Posts Tagged ‘Adaptation’

Climate Change Information Mismanagement

December 6, 2009

Momentum is building in the development and environmental management sectors to integrate climate change considerations into programme design and implementation. In Nepal, the focus is firmly on building adaptation capacity, across sectors and at all administrative levels.

The Nepal government, in consultation with the United Nations and other stakeholders, is working on their National Adaptation Plan of Action (NAPA), which promises to be a much more capacity-building exercise than the process in other Less Developed Countries. International Non-Governmental Organisations (INGOs) with their local partners are also mainstreaming climate change adaptation into their high-profile programmes, and some are considering new adaptation-specific interventions. These INGOs include WWF, Practical Action, Oxfam, Concern International and Care International, and local partners include Resource Identification and Management Society Nepal (RIMS-Nepal) and Local Initiatives for Biodiversity, Research and Development (LI-BIRD).

Knowledge generation in the form of information gathering and management is playing a central role in these early days of climate change action in Nepal. Most of the current INGO projects are impact assessments. The NAPA process is similarly oriented, although also puts a strong emphasis on building institutional capacity for future intervention.

Most impact assessments take a participatory approach, stressing the importance of identifying socio-economic vulnerability to possible climate change impacts. Little time or effort is expended on considering the physical hazard context. There are many valid, practical reasons for this. In the case of localised scientific studies, such as regional hydrological and atmospheric simulation experiments and local ecological field assessments, these require technical expertise and financial resources often not available in Nepal.

However, there is substantial scope and feasibility for synthesis research of available information. The Inter-Governmental Panel on Climate Change (IPCC) is an obvious starting point for information on past climatic trends and future projects, and can be complemented by the wealth of disaster risk reduction and natural resource management knowledge available. Some such synthesis research is being carried out, by the NAPA team in particular, but it is not widespread enough. Synthesis of climate change-specific information such as that which is available from the IPCC is especially lacking, as the evidence of currently available impact assessments, and published presentations from important stakeholders, reveals. Reports often only begin with a short section on climate change in the context of Nepal, making unsupported statements about present and future hazard context changes, with only general reference to the IPCC, if any citation is included at all.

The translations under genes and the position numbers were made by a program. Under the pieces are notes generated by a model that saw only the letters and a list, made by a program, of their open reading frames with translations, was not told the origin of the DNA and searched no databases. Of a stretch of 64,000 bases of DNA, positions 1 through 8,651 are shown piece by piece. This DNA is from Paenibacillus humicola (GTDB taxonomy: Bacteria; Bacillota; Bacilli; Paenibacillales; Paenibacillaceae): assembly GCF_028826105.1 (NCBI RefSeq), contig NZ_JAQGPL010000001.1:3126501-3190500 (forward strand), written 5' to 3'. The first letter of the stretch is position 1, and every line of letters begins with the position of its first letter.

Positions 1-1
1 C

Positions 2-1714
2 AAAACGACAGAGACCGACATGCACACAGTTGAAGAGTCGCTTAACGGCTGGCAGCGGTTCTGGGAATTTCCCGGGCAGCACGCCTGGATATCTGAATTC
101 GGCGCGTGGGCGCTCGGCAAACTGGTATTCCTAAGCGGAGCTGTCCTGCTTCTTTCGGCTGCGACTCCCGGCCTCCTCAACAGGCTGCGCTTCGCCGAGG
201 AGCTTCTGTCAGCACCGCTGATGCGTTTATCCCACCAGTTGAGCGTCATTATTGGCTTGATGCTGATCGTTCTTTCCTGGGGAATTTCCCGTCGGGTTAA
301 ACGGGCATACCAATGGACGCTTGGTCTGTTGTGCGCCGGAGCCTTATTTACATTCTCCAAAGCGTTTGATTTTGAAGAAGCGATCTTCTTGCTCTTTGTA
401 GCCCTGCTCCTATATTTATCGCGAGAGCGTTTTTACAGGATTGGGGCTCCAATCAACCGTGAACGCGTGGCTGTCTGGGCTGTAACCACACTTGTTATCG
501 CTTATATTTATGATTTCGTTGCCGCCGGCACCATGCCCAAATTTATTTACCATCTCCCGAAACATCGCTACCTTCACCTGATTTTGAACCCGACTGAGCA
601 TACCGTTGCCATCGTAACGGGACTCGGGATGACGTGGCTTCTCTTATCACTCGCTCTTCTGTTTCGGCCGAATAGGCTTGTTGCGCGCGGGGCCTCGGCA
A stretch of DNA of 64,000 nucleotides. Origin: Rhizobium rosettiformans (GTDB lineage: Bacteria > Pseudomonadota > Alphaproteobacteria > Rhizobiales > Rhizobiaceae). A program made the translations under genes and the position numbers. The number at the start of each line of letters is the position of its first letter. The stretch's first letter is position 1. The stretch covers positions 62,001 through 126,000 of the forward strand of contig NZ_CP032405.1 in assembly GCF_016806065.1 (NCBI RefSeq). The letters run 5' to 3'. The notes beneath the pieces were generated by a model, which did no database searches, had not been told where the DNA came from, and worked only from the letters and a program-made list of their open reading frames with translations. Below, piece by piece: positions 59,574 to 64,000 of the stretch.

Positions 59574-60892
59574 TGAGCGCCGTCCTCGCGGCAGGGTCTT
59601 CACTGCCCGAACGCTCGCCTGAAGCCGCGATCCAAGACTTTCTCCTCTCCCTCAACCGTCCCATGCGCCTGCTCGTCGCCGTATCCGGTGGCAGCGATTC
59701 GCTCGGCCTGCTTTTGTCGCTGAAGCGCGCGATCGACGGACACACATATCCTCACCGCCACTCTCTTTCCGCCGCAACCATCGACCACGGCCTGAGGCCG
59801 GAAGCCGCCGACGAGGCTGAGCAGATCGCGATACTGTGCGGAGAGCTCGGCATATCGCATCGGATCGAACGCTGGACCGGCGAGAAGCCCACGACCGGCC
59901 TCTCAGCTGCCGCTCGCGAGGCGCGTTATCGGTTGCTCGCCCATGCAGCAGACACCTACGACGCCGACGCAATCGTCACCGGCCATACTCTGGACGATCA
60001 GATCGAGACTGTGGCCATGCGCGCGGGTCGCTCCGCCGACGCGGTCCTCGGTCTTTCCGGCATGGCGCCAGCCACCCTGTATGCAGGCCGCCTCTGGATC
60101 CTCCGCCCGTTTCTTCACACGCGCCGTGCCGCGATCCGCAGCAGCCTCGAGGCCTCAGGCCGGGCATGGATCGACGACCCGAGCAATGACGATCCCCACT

This exposes serious methodological weaknesses. Firstly, the onset of climate change is generally assumed as a starting point of impact assessments rather than confirmed as part of the assessment. This leads assessment teams to begin their participatory socio-economic assessments without a firm grasp of data-confirmable historical trends. The result is that trends in physical hazard context are assessed using inappropriate approaches such as participatory tools.

Secondly, consideration of downscaled simulation models is omitted, their assumed limitations at the local level used as a convenient excuse to avoid exploring what value they might have despite weaknesses. This is no doubt driven by a lack of confidence on the part of assessment teams to invest into understanding the complex and diverse uncertainties of numerical modelling.

Lastly, because of the two issues above, reports find themselves with precious little to report in the introductory sections that are meant to provide a concrete basis for their assessments. The IPCC is broadly referenced as a stop-gap, leading to the mystification of the Panel, and only adding to the confusion that shapes the climate change debate in the public and political spheres.